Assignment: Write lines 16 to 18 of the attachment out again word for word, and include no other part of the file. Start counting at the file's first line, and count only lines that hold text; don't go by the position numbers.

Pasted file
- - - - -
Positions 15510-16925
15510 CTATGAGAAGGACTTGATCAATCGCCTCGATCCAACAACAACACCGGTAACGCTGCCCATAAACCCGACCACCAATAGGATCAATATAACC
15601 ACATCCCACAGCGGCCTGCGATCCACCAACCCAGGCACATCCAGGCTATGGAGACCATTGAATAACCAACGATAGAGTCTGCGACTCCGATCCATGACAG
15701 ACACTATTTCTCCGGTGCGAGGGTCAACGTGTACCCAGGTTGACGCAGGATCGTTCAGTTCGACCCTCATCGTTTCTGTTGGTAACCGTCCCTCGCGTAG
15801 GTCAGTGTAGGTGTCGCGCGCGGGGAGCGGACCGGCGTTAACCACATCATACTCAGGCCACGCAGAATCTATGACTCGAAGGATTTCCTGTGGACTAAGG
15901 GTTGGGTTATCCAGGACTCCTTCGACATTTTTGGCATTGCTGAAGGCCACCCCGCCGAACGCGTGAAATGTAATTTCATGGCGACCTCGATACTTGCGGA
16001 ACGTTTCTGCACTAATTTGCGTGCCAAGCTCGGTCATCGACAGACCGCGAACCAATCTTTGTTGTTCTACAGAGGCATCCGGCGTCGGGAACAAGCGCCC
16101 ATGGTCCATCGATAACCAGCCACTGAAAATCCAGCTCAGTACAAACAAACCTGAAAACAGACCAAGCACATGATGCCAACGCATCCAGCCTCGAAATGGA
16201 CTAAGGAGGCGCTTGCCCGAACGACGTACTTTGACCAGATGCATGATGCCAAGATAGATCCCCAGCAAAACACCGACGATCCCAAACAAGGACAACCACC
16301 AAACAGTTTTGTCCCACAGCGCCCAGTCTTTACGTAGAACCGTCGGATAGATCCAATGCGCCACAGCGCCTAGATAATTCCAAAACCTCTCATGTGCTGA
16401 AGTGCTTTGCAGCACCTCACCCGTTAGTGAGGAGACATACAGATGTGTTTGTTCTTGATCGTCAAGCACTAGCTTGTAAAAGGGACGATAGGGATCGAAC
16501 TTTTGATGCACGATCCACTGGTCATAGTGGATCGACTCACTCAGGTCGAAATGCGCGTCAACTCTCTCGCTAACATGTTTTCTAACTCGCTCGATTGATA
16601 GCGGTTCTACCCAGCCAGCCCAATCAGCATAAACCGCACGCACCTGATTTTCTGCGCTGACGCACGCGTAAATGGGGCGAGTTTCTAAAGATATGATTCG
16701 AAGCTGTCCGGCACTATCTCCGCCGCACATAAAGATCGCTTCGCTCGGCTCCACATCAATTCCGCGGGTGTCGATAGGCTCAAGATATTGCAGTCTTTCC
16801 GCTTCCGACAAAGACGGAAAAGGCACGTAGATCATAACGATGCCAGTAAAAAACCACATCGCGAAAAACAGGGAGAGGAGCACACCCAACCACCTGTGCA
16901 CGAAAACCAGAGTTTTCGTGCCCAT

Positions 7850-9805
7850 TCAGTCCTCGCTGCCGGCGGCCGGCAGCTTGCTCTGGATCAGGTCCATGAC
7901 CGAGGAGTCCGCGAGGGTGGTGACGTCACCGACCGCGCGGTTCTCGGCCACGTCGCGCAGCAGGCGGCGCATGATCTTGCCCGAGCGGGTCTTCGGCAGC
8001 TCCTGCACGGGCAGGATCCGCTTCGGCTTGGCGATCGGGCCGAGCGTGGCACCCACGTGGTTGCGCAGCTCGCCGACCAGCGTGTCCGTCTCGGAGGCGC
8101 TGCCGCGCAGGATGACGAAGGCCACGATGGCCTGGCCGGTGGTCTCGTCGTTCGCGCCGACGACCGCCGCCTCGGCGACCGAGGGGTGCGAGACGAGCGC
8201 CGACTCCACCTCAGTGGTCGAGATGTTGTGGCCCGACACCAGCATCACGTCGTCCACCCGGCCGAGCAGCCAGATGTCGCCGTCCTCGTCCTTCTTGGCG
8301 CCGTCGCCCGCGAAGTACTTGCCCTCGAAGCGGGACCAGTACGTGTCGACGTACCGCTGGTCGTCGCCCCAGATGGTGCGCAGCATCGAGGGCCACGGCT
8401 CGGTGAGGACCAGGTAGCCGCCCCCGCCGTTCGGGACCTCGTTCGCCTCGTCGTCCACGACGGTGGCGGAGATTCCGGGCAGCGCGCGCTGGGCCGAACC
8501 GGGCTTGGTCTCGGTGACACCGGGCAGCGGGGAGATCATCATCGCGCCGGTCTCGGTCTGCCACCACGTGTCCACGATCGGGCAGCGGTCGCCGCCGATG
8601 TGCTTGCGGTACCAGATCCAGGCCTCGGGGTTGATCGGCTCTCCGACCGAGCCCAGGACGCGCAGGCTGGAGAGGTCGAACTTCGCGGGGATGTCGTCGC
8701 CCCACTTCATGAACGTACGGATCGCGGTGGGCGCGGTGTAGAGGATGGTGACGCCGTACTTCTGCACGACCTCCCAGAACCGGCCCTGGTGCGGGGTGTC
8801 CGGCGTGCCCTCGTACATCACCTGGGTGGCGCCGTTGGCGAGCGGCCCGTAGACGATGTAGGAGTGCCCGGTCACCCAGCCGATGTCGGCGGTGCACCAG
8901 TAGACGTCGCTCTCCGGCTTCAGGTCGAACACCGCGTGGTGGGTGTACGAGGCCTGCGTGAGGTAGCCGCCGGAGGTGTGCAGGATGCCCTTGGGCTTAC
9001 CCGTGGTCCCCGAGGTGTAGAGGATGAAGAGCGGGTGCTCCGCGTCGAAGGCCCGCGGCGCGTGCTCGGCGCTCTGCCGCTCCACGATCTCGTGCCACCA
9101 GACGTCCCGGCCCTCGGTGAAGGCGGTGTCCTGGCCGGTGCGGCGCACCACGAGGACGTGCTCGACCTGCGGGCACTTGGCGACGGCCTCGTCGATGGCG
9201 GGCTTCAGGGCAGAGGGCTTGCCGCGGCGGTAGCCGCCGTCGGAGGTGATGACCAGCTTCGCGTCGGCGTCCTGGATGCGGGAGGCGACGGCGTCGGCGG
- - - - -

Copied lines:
16901 CGAAAACCAGAGTTTTCGTGCCCAT

Positions 7850-9805
7850 TCAGTCCTCGCTGCCGGCGGCCGGCAGCTTGCTCTGGATCAGGTCCATGAC